BACKGROUND: OH2 is a genetically engineered oncolytic herpes simplex virus type 2 designed to selectively amplify in tumor cells and express granulocyte-macrophage colony-stimulating factor to enhance antitumor immune responses. We investigated the safety, tolerability and antitumor activity of OH2 as single agent or in combination with HX008, an anti-programmed cell death protein 1 antibody, in patients with advanced solid tumors. METHODS: In this multicenter, phase I/II trial, we enrolled patients with standard treatment-refractory advanced solid tumors who have injectable lesions. In phase I, patients received intratumoral injection of OH2 at escalating doses (10
CCID50/mL) as single agent or with fixed-dose HX008. The recommended doses were then expanded in phase II. Primary endpoints were safety and tolerability defined by the maximum-tolerated dose and dose-limiting toxicities (DLTs) in phase I, and antitumor activity assessed per Response Evaluation Criteria in Solid Tumors (RECIST version 1.1) and immune-RECIST in phase II. RESULTS: Between April 17, 2019 and September 22, 2020, 54 patients with metastatic cancers were enrolled. Forty patients were treated with single agent OH2, and 14 with OH2 plus HX008. No DLTs were reported with single agent OH2 in phase I. Four patients, having metastatic mismatch repair-proficient rectal cancer or metastatic esophageal cancer, achieved immune-partial response, with two from the single agent cohort and two from the combination cohort. The duration of response were 11.25+ and 14.03+ months for the two responders treated with single agent OH2, and 1.38+ and 2.56+ months for the two responders in the combination cohort. The most common treatment-related adverse event (TRAE) with single agent OH2 was fever (n=18, 45.0%). All TRAEs were of grade 1-2, except one case of grade 3 fever in the 10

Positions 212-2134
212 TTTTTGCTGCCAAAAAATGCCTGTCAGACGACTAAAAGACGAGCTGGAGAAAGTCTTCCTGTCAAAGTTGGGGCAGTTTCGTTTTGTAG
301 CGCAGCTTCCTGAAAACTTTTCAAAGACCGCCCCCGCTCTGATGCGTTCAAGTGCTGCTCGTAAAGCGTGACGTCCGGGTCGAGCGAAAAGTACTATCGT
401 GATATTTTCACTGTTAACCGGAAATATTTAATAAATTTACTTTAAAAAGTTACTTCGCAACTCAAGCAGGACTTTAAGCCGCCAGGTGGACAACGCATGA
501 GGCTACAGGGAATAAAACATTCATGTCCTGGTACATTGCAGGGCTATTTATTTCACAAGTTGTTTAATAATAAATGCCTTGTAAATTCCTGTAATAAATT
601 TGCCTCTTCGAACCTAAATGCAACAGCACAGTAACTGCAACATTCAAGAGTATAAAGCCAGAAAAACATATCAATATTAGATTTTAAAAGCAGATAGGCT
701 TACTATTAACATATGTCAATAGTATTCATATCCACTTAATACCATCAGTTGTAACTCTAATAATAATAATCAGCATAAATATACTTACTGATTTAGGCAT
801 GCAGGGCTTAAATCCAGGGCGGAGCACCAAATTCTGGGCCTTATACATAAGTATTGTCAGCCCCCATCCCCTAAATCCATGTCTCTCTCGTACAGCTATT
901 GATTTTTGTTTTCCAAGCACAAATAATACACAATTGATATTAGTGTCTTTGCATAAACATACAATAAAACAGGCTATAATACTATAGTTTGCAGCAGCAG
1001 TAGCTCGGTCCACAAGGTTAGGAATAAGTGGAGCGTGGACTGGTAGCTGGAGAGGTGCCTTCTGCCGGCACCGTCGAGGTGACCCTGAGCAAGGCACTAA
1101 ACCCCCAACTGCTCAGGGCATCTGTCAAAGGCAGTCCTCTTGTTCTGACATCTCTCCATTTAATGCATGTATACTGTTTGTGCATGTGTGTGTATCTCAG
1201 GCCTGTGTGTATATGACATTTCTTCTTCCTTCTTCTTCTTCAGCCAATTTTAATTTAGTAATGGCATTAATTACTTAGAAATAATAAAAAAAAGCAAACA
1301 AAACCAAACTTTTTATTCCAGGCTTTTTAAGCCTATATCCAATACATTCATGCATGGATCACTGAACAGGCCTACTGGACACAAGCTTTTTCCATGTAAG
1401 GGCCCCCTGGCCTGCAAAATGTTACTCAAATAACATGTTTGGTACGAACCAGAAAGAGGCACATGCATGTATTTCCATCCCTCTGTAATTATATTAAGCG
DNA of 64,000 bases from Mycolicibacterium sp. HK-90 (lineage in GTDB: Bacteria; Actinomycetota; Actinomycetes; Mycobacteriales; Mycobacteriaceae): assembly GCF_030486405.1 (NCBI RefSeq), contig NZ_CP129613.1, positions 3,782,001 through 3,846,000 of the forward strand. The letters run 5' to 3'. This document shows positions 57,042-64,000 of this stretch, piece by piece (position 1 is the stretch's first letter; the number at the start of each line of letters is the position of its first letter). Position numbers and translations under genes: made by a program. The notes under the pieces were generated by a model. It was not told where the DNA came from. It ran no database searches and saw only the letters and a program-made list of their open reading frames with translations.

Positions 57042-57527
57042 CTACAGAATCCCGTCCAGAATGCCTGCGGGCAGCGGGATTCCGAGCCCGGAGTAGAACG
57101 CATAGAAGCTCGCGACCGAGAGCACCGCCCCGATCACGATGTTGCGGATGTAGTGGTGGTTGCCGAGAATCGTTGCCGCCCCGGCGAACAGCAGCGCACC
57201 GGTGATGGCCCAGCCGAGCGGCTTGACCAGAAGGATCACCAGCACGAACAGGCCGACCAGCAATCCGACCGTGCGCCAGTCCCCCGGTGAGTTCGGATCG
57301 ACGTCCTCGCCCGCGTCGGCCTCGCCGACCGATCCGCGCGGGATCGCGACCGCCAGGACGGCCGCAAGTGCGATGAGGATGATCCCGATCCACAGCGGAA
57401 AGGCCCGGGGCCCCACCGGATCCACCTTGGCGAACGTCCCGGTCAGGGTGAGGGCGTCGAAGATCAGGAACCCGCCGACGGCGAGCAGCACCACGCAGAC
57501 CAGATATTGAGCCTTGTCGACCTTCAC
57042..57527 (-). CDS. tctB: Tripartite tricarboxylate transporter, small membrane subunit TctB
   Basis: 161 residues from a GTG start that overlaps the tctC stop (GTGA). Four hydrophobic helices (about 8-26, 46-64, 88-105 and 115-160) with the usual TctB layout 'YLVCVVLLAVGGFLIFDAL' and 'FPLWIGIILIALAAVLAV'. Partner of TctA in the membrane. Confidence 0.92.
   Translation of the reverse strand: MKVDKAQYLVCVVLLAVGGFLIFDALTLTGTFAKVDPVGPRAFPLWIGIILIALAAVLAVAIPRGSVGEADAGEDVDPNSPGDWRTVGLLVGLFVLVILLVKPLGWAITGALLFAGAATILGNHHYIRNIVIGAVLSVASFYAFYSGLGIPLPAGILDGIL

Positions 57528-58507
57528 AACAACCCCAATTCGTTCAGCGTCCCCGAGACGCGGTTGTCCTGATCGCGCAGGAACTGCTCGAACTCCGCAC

CCID50/mL group. No treatment-related serious AEs occurred. Single agent OH2 induced alterations in the tumor microenvironment, with clear increases in CD3
cell density and programmed death-ligand 1 expression in the patients' post-treatment biopsies relative to baseline. CONCLUSIONS: Intratumoral injection of OH2 was well-tolerated, and demonstrated durable antitumor activity in patients with metastatic esophageal and rectal cancer. Further clinical development of OH2 as single agent or with immune checkpoint inhibitors in selected tumor types is warranted.